The Ca2+- and phospholipid-dependent protein kinase (protein kinase C) is present in many mammalian tissues1, and its important physiological protein substrates are only now beginning to be identified. A useful advance in identifying these i ntracellular substrates has been the recognition that the kinase is the receptor for phorbol esters, which stimulate phosphotransferase activity2–4. Phorbol ester-induced changes in protein phosphorylation in intact cells may thus be taken, in part, as a probable indication of protein kinase C activation. The many cellular effects of phorbol esters include the stimulation of glucose uptake5–8, although the response of glucose uptake to phorbol esters appears to be complex, apparently varying in response time and requirement for protein synthesis6,7. Such observations prompted us to explore one possible explanation for the alteration of glucose uptake, namely, phosphorylation of the glucose transporter by protein kinase C. We report here that incubation of purified human erythrocyte glucose transporter with rat brain protein kinase C results in the phosphorylation of a protein of relative molecular mass (Mr) 50,000–60,000 which has subsequently been identified as the glucose transporter by specific immunoprecipitation with a monoclonal antibody. Immunoprecipitation of membrane proteins from 32P-labelled human erythrocytes revealed a phorbol ester-stimulated phosphorylation of the transporter. This covalent modification of the glucose transporter may thus, in part, underlie the ability of phorbol esters and certain hormones to stimulate glucose uptake.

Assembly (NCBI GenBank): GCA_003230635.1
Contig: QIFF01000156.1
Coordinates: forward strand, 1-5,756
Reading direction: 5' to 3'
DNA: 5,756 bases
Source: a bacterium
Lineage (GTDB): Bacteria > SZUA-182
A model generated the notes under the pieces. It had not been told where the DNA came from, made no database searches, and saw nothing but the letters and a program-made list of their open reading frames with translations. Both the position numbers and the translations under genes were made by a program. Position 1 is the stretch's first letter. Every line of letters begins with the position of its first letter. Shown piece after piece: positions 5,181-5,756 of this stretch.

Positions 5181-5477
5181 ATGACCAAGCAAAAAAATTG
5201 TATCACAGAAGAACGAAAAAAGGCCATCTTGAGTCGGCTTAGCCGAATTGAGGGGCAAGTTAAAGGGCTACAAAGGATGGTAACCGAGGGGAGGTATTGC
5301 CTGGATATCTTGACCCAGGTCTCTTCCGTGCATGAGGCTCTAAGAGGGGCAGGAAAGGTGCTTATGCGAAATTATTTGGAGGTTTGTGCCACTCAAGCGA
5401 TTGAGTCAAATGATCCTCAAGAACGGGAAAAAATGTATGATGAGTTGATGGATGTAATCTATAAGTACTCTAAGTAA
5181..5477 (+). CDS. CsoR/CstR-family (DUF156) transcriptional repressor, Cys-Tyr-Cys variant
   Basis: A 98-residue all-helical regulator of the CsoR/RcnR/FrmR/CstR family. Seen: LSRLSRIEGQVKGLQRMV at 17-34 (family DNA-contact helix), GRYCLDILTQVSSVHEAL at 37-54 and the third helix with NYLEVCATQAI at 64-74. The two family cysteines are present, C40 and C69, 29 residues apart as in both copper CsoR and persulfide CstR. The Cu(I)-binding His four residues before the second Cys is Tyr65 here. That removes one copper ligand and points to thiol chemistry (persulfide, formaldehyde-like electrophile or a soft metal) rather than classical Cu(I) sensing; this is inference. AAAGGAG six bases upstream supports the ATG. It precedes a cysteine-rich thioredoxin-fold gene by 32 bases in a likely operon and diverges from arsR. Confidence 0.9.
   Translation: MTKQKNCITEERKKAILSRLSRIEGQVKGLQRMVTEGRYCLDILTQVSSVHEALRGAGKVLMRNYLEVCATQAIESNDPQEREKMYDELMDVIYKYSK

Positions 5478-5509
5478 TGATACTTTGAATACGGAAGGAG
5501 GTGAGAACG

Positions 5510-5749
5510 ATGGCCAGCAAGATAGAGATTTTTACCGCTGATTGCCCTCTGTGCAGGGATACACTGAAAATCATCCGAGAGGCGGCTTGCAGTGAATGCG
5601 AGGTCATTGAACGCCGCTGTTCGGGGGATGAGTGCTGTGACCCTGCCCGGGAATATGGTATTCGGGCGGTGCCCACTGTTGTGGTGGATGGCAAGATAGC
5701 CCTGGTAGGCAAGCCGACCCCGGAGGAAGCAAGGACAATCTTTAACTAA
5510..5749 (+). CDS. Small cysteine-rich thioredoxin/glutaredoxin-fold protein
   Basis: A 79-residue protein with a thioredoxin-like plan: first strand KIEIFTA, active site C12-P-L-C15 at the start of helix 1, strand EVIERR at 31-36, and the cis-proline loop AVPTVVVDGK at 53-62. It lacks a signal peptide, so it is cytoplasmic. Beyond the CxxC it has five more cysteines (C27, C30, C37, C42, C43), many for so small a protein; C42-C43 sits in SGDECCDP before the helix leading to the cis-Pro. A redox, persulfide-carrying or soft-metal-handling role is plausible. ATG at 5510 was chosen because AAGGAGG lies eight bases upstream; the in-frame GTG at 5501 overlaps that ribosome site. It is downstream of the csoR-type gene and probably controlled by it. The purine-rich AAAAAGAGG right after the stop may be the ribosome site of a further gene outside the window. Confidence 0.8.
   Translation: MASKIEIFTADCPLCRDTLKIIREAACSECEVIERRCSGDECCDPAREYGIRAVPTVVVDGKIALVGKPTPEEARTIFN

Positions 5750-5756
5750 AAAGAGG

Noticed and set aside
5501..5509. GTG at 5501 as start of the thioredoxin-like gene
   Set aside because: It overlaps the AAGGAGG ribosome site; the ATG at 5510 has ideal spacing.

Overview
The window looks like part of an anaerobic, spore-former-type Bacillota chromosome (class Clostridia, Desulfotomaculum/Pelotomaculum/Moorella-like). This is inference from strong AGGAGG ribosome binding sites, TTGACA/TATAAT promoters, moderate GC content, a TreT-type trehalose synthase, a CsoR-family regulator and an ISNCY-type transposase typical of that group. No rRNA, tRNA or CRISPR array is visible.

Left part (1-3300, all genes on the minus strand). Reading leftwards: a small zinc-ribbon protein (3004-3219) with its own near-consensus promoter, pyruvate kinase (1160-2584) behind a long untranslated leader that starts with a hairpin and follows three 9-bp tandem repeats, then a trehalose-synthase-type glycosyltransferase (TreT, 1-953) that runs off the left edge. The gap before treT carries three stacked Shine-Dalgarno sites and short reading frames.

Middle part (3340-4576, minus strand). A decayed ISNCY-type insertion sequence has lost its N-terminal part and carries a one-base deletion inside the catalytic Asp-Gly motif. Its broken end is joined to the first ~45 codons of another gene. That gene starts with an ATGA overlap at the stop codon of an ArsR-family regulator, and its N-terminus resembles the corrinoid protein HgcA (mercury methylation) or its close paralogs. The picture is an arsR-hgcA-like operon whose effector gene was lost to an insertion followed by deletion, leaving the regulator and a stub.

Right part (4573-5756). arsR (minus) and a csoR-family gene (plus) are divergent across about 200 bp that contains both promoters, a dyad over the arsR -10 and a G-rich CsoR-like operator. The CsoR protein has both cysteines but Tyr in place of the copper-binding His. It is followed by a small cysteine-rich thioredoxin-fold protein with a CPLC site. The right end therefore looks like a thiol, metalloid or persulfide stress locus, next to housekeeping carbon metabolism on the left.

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Witters, L., Vater, C. & Lienhard, G. Phosphorylation of the glucose transporter in vitro and in vivo by protein kinase C. Nature 315, 777–778 (1985). https://doi.org/10.1038/315777a0
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